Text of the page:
Former top Trump lieutenant defects to Mueller

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On the roster: Former top Trump lieutenant defects to Mueller - ‘We have the votes’ - Trump says T-Rex not extinct - Texas Republican used public cash for harassment claim - Never too late to do the right thing 

Penny-ante Perry Masons of the political press have all day been telling you what today’s guilty plea by former National Security Adviser Michael Flynn is all about.

Depending on how you butter your partisan bread, you can choose to believe that Flynn’s plea deal means President Trump himself is soon bound for removal from office or, if you prefer, that the special prosecutor is desperate and has been reduced to trumping up criminal charges for ordinary bumbling.

Do yourself a favor and watch a “Night Court” re-run instead. You’ll glean more knowledge.

Then, read these lines:

“These facts do not constitute all of the facts known to the parties concerning the charged offenses,” says Special Counsel Robert Mueller in his notice to the court of Flynn’s deal. “They are being submitted to demonstrate that sufficient facts exist that the defendant committed the offense to which he is pleading guilty.”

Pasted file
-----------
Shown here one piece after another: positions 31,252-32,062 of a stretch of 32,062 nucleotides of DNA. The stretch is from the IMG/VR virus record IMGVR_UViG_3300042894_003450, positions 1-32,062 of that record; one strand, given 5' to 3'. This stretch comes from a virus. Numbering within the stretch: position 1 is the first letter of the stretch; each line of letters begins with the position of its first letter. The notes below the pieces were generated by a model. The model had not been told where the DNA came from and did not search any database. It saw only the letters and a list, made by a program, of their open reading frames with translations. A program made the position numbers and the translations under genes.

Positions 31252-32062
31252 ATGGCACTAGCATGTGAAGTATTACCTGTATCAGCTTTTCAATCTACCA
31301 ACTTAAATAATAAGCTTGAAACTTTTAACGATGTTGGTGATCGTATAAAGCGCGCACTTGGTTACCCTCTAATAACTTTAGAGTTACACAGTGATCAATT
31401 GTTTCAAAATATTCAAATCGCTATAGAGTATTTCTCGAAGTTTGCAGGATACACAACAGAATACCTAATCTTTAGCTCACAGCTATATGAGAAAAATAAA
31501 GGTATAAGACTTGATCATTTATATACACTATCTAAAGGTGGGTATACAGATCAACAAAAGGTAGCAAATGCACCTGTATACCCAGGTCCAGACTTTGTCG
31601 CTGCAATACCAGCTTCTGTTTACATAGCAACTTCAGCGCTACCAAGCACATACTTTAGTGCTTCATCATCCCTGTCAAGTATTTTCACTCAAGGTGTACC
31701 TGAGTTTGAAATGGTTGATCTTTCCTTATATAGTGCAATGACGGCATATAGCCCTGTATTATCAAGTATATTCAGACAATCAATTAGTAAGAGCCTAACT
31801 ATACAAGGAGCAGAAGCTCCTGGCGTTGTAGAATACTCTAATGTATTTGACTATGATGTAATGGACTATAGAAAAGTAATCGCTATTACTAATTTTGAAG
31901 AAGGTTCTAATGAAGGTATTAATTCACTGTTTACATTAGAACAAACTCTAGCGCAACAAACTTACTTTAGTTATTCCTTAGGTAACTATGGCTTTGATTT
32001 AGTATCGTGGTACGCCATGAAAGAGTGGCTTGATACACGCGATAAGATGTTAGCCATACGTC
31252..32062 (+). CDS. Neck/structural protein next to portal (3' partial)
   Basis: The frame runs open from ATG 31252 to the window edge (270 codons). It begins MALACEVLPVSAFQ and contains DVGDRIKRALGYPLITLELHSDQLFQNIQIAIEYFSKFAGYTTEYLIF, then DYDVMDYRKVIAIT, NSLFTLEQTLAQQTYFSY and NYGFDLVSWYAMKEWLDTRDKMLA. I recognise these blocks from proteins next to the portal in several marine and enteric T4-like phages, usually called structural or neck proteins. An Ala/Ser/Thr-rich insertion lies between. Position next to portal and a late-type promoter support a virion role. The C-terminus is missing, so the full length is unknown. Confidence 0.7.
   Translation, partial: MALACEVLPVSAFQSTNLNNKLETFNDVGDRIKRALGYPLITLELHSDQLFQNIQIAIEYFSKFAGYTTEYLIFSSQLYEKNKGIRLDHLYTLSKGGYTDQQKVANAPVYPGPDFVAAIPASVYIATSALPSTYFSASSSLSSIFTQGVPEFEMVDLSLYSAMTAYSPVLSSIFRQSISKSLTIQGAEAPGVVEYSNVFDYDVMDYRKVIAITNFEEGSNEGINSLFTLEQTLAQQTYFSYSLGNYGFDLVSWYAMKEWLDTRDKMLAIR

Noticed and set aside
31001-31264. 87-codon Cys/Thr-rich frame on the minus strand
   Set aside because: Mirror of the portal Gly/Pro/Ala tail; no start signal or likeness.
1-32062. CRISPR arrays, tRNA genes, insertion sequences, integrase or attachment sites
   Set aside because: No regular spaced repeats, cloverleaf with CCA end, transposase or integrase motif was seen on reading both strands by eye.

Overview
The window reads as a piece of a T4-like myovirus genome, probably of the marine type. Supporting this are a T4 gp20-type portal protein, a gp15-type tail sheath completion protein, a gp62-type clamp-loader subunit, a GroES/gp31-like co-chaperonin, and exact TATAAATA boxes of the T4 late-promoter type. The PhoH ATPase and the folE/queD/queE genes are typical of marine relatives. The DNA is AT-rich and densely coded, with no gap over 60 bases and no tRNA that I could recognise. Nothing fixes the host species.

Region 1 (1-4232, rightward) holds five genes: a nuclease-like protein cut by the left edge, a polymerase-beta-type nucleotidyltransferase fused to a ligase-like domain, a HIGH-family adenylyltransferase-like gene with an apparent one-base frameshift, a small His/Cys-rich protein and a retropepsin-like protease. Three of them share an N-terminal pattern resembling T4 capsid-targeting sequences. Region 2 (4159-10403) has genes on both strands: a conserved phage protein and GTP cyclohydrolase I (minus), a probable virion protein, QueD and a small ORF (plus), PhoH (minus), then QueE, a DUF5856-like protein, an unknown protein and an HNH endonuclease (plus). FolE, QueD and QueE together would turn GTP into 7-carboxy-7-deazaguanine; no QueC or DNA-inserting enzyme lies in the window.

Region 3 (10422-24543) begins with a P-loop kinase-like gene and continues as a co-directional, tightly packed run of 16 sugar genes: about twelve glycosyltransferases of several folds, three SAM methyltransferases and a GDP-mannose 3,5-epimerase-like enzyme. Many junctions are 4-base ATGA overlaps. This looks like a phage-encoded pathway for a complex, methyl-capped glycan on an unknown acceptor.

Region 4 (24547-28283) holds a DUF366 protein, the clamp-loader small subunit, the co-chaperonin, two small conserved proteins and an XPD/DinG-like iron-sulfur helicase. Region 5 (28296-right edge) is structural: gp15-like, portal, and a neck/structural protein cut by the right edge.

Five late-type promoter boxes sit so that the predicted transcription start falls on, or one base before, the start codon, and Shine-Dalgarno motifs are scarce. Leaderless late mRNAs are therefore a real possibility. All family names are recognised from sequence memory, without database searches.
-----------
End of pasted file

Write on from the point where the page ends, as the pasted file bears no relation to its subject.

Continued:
The point of the evidence submitted today was only to make sure that the judge would allow the deal.

This is an amazingly good deal for Flynn. It would seem to get him off the hook for a number of highly questionable actions, most notably his previously undisclosed work for shady foreign figures, perhaps even after he had been named as the top national security figure in the Trump administration.

A plea deal with a maximum of one year of jail time for lying to agents about things everybody already knew he lied about is an absolute creampuff wrapped in meringue.

For U.S. District Judge Rudolph Contreras to accept the plea, he had to know that it was basically fair and completely transparent to both sides. Mueller’s team satisfied the judge that they were getting “substantial assistance” for the prosecution of another person and saw such great leniency for Flynn as a good deal.

Contreras, though, also couldn’t accept a guilty plea for nothing.

The purpose of the document that everyone has been scrutinizing all day isn’t some coded message from Mueller about who’s next. The first letters of the paragraphs do not spell out J-A-R-E-D. The point was to convince a judge that Flynn committed the crimes in question and the crimes were germane to Mueller’s larger probe so that the deal could be sealed. And sealed, it was.

As with the three other individuals charged so far by Mueller – former Trump campaign Chairman Paul Manafort, Manafort’s lieutenant, Richard Gates, and foreign policy adviser George Papadopoulos – we can guess at what it says about the overall direction of the probe, but that’s all it is: guesswork.

What makes Flynn different, though, is both the prominence of his position within the campaign, transition and administration and also the vehemence of his reversal.